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Cetaceans - Whales, Dolphins & Porpoises... 

... or in short – cetaceans – are marine mammals that have adapted to a life exclusively in the water. In contrast to fish, they do not have gills, but breathe with lungs, like we do. That is also the reason why we can see them: because they have to come to the water surface to breathe. And that’s where we have our chance to have some amazing encounters. They give birth to live young and nurse them, and are warm blooded, just like land mammals. But because they spend most of their lives underwater, they can be really hard to find.

To move through and live in the marine environment, they have developed unique adaptations over millions of years. To propel themselves forward, their tails have turned into powerful flukes. And to direct their movements, their forearms have turned into pectoral fins or flippers, while their hind-legs have reduced almost completely. To make surfacing and breathing easier, their nostrils have moved to the top of their heads and are called blowholes.

Adaptations to a live underwater on example of a humpback whale – Christina Winkler 

25 species of cetaceans have been identified in Irish waters, many of which occur around the Iveragh peninsula. A study in 2015 concluded that common dolphins, bottlenose dolphins and minke whales are the most frequently seen cetaceans in south Kerry. If you get lucky, you might also see Risso’s dolphins, humpback whales or the much smaller harbour porpoises. Of the 28 species seen in UK waters, the Llŷn peninsula shares a few species with Iveragh: Risso’s and bottlenose dolphins, harbour porpoises and minke whales. But pilot whales can occasionally be seen also. Most cetaceans can be observed from land and from the water. However, when observing from a boat, specific guidelines must be followed to ensure the animals and passengers safety.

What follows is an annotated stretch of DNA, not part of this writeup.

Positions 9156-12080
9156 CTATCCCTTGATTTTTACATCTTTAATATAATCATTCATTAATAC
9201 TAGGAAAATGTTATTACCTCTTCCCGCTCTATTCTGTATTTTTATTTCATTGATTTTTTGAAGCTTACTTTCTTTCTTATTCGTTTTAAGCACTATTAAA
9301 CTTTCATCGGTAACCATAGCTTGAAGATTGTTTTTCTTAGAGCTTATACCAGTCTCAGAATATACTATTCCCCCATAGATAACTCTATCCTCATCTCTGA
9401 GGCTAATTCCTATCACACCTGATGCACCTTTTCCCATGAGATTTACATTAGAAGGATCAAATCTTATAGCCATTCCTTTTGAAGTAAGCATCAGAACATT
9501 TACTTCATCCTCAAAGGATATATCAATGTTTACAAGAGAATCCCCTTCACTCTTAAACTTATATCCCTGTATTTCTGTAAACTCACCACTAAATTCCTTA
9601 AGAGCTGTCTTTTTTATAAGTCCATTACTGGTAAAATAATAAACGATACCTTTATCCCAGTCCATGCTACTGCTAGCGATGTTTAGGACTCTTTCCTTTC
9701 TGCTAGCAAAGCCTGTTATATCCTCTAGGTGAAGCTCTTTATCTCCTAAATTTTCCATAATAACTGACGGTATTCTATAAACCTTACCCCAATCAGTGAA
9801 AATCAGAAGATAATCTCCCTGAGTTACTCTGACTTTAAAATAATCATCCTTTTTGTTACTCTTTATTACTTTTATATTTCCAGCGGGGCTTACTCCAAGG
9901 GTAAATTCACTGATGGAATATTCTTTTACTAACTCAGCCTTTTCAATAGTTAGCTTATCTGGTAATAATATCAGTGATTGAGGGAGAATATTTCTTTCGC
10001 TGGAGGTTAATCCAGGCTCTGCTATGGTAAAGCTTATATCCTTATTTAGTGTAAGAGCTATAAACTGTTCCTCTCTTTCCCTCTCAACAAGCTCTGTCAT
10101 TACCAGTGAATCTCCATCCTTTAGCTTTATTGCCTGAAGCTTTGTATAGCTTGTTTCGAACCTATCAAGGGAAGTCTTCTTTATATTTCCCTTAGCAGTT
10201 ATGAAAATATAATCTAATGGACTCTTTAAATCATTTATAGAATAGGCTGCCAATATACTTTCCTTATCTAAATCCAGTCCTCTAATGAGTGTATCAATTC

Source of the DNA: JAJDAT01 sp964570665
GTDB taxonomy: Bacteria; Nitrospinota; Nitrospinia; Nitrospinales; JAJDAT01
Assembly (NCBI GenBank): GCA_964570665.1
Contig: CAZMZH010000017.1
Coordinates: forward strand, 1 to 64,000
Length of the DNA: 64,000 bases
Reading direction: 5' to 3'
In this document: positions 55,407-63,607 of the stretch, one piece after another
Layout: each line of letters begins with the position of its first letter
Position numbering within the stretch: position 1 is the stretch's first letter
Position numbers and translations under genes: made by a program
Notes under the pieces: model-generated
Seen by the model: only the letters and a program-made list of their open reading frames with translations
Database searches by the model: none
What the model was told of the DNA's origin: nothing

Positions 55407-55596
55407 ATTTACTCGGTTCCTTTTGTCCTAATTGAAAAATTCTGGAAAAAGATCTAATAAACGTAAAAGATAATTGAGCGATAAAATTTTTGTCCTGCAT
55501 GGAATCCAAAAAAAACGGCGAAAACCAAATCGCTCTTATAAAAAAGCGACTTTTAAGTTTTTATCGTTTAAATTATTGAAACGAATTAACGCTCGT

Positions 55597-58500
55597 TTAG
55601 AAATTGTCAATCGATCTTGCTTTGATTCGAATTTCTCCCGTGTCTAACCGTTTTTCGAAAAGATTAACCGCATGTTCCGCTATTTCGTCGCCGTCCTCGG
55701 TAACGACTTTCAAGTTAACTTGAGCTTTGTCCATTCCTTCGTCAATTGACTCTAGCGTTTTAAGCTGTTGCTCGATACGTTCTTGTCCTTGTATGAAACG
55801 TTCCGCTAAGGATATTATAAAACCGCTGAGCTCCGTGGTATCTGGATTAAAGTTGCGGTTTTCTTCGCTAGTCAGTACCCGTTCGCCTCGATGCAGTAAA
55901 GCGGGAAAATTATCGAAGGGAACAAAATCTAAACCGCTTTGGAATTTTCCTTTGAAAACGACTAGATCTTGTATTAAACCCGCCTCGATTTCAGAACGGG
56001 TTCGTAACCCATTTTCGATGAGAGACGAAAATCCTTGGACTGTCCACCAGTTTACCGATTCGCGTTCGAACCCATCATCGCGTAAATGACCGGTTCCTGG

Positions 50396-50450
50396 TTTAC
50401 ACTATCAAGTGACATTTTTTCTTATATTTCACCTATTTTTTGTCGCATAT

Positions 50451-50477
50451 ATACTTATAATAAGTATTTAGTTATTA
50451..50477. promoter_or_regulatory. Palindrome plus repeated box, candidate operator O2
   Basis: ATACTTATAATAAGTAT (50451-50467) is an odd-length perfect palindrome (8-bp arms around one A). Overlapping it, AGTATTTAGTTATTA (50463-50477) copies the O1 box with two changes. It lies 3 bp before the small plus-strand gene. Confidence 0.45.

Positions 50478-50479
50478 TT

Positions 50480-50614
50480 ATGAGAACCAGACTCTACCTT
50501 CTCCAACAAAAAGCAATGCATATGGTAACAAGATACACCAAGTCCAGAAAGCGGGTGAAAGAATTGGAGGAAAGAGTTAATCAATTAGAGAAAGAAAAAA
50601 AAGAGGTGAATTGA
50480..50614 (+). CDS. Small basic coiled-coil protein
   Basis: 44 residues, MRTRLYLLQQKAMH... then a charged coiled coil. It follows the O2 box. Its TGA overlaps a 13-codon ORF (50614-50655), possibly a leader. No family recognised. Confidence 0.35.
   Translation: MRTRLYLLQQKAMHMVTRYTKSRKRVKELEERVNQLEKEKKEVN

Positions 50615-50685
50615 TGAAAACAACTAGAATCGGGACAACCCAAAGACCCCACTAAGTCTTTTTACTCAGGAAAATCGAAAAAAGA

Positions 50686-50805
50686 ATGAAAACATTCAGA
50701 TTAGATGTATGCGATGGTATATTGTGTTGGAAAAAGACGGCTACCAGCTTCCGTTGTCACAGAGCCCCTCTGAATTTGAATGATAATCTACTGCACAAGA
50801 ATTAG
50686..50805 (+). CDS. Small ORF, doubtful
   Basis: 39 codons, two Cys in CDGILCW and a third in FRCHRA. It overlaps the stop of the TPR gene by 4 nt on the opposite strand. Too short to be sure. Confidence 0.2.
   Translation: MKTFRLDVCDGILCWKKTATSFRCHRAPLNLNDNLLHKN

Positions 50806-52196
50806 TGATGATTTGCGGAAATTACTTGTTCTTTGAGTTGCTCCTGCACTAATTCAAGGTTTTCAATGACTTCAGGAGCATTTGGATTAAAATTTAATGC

Mysticetes vs. Odontocetes
Differences between odontocetes and mysticetes – (IWDG)

Two fancy (scientific) words for the two categories of cetaceans (another fancy word for whales, dolphins and porpoises). These two words describe parts of the animals anatomy and how they feed: 

Mysticetes aka baleen whales

Odontocetes aka toothed whales 

  • Have baleen plates on the upper jaw only, which are made of keratin, like your fingernails 

  • Have teeth, which are mostly made of dentin, like your teeth 

  • Use baleen plates to filter huge amounts of fish and krill out of the water with one gulp 

  • Use teeth to catch single fish, squid or other marine megafauna (e.g. seals, penguins, other whales) 

  • ​May have throat pleats, which expand when filled with water and prey, and then contract to push the water out through the baleen plates  

  • Never have throat pleats, but their mouths are often elongated into beaks (as in most dolphin species)

  • ​Have two blow holes

  • ​Have one blow hole

  • ​Include the largest animals on this planet, such as blue and fin whales, the charismatic humpback whale and the minke whale, the smallest species of the baleen whales encountered on Iveragh 

  • Include all species of dolphins, orcas, belugas, pilot whales and sperm whales. Beaked whales are sometimes excluded as a completely separate group

  • ​Do not echolocate, but can produce sounds using air sacs lined along their throats to move air over vocal cords

  • Use echolocation for navigation and location of prey through an organ called melon, which is in their forehead

Surface feeding humpback whale showing throat pleats and paired blowholes – C. Winkler 

 Porpoising common dolphin showing a slender beak and one single blowhole - C. Winkler

Did you know...

… that cetaceans are conscious breathers? While our breathing is a reflex that we do not need to think about and literally can do in our sleep, cetaceans have to be awake to breathe. But how do they do that? One of the most common assumptions is that only one half of their brain sleeps at a time, while the other half stays awake and controls their breathing and is alert for possible danger. 


Additional readings:

Species - IWDG

Fluke Facts - IWDG


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